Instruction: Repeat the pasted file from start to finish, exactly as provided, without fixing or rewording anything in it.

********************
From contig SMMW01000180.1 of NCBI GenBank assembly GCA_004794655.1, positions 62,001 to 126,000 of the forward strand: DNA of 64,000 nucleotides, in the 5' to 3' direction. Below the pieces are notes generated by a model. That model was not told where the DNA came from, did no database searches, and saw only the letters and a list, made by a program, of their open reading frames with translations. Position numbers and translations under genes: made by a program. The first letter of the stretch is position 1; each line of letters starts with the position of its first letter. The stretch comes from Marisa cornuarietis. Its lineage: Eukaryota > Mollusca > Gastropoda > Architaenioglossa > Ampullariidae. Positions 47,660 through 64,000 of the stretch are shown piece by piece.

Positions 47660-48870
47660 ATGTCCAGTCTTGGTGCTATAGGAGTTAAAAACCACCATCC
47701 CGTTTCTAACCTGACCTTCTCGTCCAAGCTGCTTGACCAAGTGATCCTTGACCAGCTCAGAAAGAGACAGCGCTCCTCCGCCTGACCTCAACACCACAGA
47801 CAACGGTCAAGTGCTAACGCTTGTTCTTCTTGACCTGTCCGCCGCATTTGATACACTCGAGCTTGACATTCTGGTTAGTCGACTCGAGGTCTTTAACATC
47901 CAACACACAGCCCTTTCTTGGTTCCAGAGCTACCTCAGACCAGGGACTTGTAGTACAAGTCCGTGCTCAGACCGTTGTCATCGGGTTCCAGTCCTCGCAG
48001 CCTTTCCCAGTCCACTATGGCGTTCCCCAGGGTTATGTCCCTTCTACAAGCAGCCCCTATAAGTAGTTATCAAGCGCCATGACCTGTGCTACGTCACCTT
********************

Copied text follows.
From contig SMMW01000180.1 of NCBI GenBank assembly GCA_004794655.1, positions 62,001 to 126,000 of the forward strand: DNA of 64,000 nucleotides, in the 5' to 3' direction. Below the pieces are notes generated by a model. That model was not told where the DNA came from, did no database searches, and saw only the letters and a list, made by a program, of their open reading frames with translations. Position numbers and translations under genes: made by a program. The first letter of the stretch is position 1; each line of letters starts with the position of its first letter. The stretch comes from Marisa cornuarietis. Its lineage: Eukaryota > Mollusca > Gastropoda > Architaenioglossa > Ampullariidae. Positions 47,660 through 64,000 of the stretch are shown piece by piece.

Positions 47660-48870
47660 ATGTCCAGTCTTGGTGCTATAGGAGTTAAAAACCACCATCC
47701 CGTTTCTAACCTGACCTTCTCGTCCAAGCTGCTTGACCAAGTGATCCTTGACCAGCTCAGAAAGAGACAGCGCTCCTCCGCCTGACCTCAACACCACAGA
47801 CAACGGTCAAGTGCTAACGCTTGTTCTTCTTGACCTGTCCGCCGCATTTGATACACTCGAGCTTGACATTCTGGTTAGTCGACTCGAGGTCTTTAACATC
47901 CAACACACAGCCCTTTCTTGGTTCCAGAGCTACCTCAGACCAGGGACTTGTAGTACAAGTCCGTGCTCAGACCGTTGTCATCGGGTTCCAGTCCTCGCAG
48001 CCTTTCCCAGTCCACTATGGCGTTCCCCAGGGTTATGTCCCTTCTACAAGCAGCCCCTATAAGTAGTTATCAAGCGCCATGACCTGTGCTACGTCACCTT